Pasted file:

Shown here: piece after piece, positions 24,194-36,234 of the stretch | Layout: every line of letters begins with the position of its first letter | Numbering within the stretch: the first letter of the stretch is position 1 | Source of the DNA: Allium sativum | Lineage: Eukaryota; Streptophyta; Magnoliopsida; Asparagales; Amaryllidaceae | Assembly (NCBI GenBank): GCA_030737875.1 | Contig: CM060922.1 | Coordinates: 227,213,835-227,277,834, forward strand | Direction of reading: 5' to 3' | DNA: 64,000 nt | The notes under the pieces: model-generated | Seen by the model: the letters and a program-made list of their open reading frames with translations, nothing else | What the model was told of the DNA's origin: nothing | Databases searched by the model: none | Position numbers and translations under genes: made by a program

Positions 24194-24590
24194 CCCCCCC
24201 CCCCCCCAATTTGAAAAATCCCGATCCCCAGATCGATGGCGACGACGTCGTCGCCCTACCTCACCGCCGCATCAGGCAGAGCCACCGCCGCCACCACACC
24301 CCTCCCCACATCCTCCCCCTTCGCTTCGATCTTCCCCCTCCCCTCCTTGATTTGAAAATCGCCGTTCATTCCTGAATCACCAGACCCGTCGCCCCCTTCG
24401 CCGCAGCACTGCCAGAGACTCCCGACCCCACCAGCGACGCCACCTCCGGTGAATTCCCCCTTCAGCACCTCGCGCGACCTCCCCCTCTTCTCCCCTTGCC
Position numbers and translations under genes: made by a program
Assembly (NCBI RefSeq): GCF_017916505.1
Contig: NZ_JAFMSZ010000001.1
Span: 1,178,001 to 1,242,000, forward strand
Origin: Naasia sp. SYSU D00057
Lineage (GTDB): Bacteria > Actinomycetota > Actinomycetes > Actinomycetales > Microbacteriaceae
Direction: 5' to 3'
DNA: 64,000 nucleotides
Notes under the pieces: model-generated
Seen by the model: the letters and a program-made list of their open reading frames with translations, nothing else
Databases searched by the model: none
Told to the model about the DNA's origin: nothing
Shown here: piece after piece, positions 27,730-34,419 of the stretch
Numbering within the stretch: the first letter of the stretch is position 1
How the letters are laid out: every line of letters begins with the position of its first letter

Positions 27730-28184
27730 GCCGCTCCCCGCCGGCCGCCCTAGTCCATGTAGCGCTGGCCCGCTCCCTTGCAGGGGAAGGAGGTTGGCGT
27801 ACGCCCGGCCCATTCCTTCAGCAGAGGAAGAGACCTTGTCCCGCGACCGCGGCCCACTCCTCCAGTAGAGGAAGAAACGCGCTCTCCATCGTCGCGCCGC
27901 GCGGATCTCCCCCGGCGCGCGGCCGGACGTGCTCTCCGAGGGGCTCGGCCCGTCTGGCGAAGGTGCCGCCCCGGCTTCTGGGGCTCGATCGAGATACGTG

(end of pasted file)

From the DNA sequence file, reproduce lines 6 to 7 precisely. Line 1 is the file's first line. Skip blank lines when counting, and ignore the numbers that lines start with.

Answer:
24401 CCGCAGCACTGCCAGAGACTCCCGACCCCACCAGCGACGCCACCTCCGGTGAATTCCCCCTTCAGCACCTCGCGCGACCTCCCCCTCTTCTCCCCTTGCC
Position numbers and translations under genes: made by a program